With the right tools and steps, anyone can identify faulty lights and fix them. But first, it is important to identify the bad bulbs. Here are a few processes are given below:

Method 1: Christmas Light Tester

In this process, you need to own a Christmas light tester. Now, all you have to do is to bring the tester close to every light of the string and notice carefully.

A Christmas light tester’s indicator will light up if brought close to a functioning light. Which means, it will do the exact opposite in front of a faulty one.

Method 2: Non-Contact Voltage Detector

This one is the exact same as the Christmas light tester but for wires. Here, you would have to bring it close to the section of each bulb’s wiring.

The section where a lack of electricity flow is found, will be considered the dead end. Hence the defective bulb would be found there.

Methos 3: Good Ol’ Turn On And Off each

This method is applicable only for the LED bulbs. These bulbs are usually long-lasting, less heating and cheaper. But they are not lined up in a series circuit. 

So, you’ll be able to turn on each light from the string individually. And then detect the faulty bulb if you don’t have any voltage detector or Christmas light tester.

All you’d need is a replacement bulb to fix the LED bulbs. Even though the process is time-consuming, they are more reliable to invest in.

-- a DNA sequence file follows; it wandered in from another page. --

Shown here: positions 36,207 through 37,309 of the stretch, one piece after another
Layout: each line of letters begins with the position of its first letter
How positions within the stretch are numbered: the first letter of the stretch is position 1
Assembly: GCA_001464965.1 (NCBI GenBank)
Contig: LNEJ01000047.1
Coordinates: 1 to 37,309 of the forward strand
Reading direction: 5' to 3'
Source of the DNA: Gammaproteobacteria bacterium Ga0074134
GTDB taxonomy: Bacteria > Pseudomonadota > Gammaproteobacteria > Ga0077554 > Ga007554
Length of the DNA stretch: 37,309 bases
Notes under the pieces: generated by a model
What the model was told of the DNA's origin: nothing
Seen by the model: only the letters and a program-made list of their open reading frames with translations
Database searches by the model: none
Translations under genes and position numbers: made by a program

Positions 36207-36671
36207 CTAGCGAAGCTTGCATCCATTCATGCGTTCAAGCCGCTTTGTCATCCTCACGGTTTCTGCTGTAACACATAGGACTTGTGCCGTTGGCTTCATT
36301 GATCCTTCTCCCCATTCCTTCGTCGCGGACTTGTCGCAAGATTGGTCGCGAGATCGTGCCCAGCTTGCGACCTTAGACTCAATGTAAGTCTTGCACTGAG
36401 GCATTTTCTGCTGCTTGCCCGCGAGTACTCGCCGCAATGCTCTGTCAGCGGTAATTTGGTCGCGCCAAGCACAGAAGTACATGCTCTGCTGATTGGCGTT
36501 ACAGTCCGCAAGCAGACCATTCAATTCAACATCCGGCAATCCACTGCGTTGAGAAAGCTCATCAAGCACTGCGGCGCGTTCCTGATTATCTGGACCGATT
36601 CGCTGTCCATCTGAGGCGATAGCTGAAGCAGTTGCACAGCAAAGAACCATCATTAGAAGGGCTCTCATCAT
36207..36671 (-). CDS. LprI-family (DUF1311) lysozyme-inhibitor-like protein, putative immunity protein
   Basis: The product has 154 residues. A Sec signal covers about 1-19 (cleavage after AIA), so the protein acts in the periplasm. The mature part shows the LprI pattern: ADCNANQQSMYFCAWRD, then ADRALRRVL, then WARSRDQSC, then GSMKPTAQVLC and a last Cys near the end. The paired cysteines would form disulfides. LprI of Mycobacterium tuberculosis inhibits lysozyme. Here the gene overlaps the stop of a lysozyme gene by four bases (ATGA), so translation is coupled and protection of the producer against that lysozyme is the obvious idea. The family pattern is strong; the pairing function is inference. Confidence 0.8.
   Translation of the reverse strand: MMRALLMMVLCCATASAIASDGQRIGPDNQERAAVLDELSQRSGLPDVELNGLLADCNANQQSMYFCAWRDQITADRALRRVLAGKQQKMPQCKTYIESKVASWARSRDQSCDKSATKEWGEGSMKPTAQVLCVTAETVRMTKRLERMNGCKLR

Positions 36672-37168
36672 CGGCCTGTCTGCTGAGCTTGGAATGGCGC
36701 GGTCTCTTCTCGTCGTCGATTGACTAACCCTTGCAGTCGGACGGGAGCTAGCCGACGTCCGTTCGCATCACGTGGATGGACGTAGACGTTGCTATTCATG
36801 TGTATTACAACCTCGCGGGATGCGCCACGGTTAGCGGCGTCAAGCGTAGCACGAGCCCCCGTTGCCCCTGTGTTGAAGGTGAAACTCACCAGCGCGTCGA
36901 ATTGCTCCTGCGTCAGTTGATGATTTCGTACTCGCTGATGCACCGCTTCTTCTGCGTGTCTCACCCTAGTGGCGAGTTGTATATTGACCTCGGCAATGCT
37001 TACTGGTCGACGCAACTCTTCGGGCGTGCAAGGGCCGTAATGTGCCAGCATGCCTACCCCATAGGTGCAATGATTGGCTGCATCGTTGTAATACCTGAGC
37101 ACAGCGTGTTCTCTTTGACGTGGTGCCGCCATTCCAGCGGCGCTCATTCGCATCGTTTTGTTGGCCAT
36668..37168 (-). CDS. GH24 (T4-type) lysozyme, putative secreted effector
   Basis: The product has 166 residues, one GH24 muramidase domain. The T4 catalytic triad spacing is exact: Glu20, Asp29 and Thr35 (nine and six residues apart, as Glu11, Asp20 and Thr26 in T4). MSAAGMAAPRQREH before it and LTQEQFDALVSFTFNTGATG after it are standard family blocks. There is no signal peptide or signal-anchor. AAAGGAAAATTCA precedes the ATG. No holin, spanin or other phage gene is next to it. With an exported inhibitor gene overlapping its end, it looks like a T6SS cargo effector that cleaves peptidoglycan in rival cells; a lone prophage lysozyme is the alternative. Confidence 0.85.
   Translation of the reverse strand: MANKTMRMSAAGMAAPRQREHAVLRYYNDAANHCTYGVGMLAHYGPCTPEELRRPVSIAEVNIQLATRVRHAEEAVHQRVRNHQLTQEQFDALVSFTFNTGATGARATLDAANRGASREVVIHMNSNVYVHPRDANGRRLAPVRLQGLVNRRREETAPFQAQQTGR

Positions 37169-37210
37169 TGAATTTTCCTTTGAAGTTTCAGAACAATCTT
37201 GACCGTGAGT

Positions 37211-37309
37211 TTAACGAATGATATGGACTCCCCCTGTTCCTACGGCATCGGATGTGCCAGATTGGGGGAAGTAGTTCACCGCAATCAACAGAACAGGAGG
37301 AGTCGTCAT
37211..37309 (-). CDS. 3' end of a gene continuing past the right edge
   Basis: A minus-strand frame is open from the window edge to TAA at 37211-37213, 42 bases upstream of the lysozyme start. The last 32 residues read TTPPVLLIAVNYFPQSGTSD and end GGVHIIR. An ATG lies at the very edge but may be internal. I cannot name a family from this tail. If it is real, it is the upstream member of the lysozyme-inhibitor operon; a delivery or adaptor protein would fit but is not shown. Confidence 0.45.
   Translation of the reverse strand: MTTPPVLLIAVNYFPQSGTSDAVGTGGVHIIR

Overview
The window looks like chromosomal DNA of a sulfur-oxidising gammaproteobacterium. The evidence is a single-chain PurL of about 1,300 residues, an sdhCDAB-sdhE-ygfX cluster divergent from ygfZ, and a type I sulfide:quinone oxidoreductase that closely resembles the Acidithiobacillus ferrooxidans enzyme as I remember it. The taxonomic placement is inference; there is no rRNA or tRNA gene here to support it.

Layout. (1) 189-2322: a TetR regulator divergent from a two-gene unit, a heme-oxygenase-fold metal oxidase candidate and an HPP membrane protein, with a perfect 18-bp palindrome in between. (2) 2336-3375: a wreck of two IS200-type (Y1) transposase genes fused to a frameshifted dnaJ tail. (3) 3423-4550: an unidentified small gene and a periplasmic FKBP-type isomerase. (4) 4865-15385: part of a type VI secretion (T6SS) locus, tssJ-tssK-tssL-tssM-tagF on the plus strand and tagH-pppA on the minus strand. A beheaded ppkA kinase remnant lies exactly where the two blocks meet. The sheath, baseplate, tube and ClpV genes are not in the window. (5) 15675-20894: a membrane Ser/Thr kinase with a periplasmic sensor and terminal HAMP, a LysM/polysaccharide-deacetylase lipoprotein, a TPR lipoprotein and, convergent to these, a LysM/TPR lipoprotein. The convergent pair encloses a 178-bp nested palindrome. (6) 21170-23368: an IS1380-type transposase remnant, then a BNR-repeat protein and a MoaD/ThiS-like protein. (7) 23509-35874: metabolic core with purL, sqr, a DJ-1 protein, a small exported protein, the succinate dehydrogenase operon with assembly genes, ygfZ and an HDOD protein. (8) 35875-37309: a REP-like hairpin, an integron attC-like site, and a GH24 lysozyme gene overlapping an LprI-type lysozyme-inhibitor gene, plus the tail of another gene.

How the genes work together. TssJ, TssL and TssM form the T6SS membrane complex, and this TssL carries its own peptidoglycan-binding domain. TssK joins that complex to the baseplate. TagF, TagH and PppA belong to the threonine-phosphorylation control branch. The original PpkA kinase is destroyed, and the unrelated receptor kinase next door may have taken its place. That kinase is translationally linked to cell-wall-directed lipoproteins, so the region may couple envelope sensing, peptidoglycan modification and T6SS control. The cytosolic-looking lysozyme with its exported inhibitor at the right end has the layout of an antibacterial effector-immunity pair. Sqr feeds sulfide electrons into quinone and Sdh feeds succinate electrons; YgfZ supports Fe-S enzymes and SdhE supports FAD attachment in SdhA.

How To Fix Christmas Light Bulbs? Step-By-Step Guideline

If you have identified the fault in your lights, it’s time for you to fix them. Take necessary precautions because this requires exposure to open electrical wires. 

So, wear your safety glasses and your rubber gloves.

Now you’re ready to fix the light!

Step 1: Replacing the Bulb

After you have discovered the defective bulb, slowly take it out. Twist it from left to right until it loosens up and comes off. Take a look at the wires underneath. They aren’t supposed to touch each other and maintain a distance.

Then, take a new bulb and put it in the place of the previous one. The process is quite the same but this time twist it in the opposite direction.

Step 2: Fixing the Faulty Filament or shunt

Let’s start by connecting the light strand. And then unplugging any bulbs that are in or near the dark area. Then, by activating a piezo circuit, you have to insert the tool into the bulb’s socket and push the trigger. 

A high-energy pulse would go through the set. After that, any malfunctioning shunts should be reactivated after around 20 pulses.

Step 3: Replacing The Burned Fuse

If you see a fried fuse behind the plug, it’s time to replace it as well. Start by taking off the faulty one first.